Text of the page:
I guess I saw it more as a shirt for someone younger to wear, although honestly, I don't know if I would have even worn it then. I held it in my hands, ducked my head, then looked at her. It's little moments like this, when we share honesty, that help shape a relationship. "Helen," I started, "I want to be honest with you. I think honesty is very important in any friendship." I took a deep breath. "In any potential relationship."

The restaurant I took her to was Chock Full O' Chefs, a new chain restaurant in the Collins Creek mall. They had been advertising on WRR a lot, the classical radio station I listen to on my way to and from work, eight or so chefs all with different accents arguing about whose national dishes taste best. To settle the argument, they decide to open Chock Full O' Chefs, where you can order from a menu that combines eight different cuisines. I was curious to see what the cuisines were, because I didn't recognize some of the accents.

We got a young kid for our waiter. He signed his name with a green magic marker on our butcher paper tablecovering before handing us our menus.

Helen ordered the blackened shrimp in marinara sauce, served on shredded blue corn tortillas. I had the Bavarian meatloaf and Greek mashed potatoes, with a side order of crazy corn.

After lunch we raced to get to the auditorium before Cindy's speech. There was construction on the Renner Road ramp, which I didn't realize until it was too late. By the time we got to the auditorium it was packed with parents with camcorders. We stood at the dark rear, me craning over the hairdos and bald spots to see where Cindy was.

Up on the bright stage, in one of the nine chairs, hands pulling at each other in her lap.

She was obviously distressed about having to speak soon, and it showed all over her poor little face. She dared to look up at one point, scanning, and I lifted up on tiptoe, broadly waving. Her face lit up, then across all the heads in the audience she raised her eyebrows to me in that frightened little face, and I felt a tear roll down my cheek. I stepped to one side to wipe it away with a pinky.

Another girl, taller and willowy, was cracking up the audience with her tale of how she convinced a waiter in Mexico City not to cook a lobster she had given a cute name to while waiting in line.

She got a lot of applause.

"And now, we're going to hear from our final speaker, Cindy Maddox."

As she started walking stiffly to the podium, someone, somewhere, for some reason, out of a meanness they should have mastered long ago, oinked.

From the back of the hall, I saw her shoulders, the ones I had my arm around the other day in the kitchen, telling her the importance of being honest, sag.

But she was brave, and she walked those last few miles to the microphone with her head up.

Once she was behind it, she looked at me again across that distance, and I could see how terrified her eyes were, then out over the crowd.

My little girl cleared her throat, lifted her head. Her voice came out clear and strong.

"When we first picked him up, he looked like an ordinary hobo."

That was fine with me. We try to be honest, we attempt to be who we really are, but so often fear keeps us from that simplest of all solutions.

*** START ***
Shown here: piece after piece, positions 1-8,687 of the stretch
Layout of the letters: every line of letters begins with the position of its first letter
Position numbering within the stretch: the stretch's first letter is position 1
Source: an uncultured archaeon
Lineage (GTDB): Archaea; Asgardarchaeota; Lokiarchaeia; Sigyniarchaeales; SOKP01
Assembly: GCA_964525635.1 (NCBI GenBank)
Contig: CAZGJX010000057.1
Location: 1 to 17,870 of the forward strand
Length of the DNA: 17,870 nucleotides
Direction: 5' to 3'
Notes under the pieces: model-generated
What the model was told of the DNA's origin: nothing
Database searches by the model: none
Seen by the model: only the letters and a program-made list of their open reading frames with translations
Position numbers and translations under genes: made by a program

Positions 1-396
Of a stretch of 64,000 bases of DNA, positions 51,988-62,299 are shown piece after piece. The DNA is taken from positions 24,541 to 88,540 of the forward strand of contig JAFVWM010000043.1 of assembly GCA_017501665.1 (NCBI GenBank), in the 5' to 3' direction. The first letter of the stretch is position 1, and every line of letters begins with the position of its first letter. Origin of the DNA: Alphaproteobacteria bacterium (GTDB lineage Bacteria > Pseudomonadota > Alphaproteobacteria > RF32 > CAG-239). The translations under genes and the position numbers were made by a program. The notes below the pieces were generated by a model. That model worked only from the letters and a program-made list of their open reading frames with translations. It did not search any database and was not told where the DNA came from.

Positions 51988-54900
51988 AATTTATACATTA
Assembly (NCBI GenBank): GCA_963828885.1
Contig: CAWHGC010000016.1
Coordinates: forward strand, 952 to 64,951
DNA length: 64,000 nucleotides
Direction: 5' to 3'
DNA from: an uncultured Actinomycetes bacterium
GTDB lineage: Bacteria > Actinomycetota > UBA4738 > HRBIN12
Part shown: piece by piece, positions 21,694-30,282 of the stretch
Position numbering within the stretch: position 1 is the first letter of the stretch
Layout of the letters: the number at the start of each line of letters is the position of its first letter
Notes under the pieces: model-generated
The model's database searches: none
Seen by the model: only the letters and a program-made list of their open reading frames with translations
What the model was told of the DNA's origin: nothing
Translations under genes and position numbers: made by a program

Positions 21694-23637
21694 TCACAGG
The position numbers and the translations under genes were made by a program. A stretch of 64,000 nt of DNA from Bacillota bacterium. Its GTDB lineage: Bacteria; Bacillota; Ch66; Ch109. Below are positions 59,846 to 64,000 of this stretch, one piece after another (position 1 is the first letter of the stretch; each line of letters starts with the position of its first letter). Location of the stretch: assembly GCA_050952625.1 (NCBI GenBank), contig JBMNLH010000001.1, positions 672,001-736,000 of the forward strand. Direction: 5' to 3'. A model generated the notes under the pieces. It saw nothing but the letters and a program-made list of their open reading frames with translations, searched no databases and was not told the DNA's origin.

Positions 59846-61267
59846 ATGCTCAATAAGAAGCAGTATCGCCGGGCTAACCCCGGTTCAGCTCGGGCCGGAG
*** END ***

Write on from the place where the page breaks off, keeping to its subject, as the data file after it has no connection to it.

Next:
Jake Ostrum, a fellow parent, and kind of a wise guy, looked down at my chest, then poked his elbow against my ribs.

"The buzz is this is a real honey of a speech. She must have been busy as a bee writing it. Let's hope she doesn't bumble it."


Effective July 27, I'm taking six weeks off from writing Lately, to work on other projects.

While I'm gone, there'll be a guest columnist here, Arnie Maddox.

Some of you may remember I used to maintain a second website in addition to SENTENCE, called Jump Down the Hole. The site was dedicated to writing fiction in forms specific to the Web. For example, I had an informational site there on Antarctica, but an Antarctica re-imagined as a nation that has existed for forty thousand years (which I'm currently revising for SENTENCE), and an e-serial novel (which later evolved into my fourth novel, As Dead As Me).

Another feature on the site was The Maddox Family Home Page, in which I told the story of a fictional family through the conventions of a typical "We're the Smiths!" homepage, complete with family news, recipes, a guestbook (which I loaded with fictional entries), poetic efforts by the father, etc. The site linked to other family sites on the Internet, some of them real sites, some of them fake sites created by me, to further blur the distinction between reality and fiction.

The feature was popular. In fact, I'd get e-mails from people who'd write to Arnie thinking he was a real person, instead of me in stomach padding with a digitally receded hairline.

I dropped Jump Down the Hole in 2000 simply because it was too much work to maintain both sites. However, I still sometimes receive requests from people who want to know where they can read the Musings columns Arnie would write on his day-to-day life. Each Musing was meant to be a self-contained story which also advanced the larger story of Arnie and his fourteen year old daughter, Cindy. I structured each entry along the lines of a TV sitcom episode, a problem introduced at the beginning, which is sometimes mirrored by a subordinate story, then resolved at the end.

Think of the six entries reprinted here, one a week, as an e-serial.

I myself will be back with a new Lately column September 7.

Of all the characters I've created over the years, Arnie is probably the most decent, albeit sometimes a bit slow on the uptake. I hope you enjoy his adventures.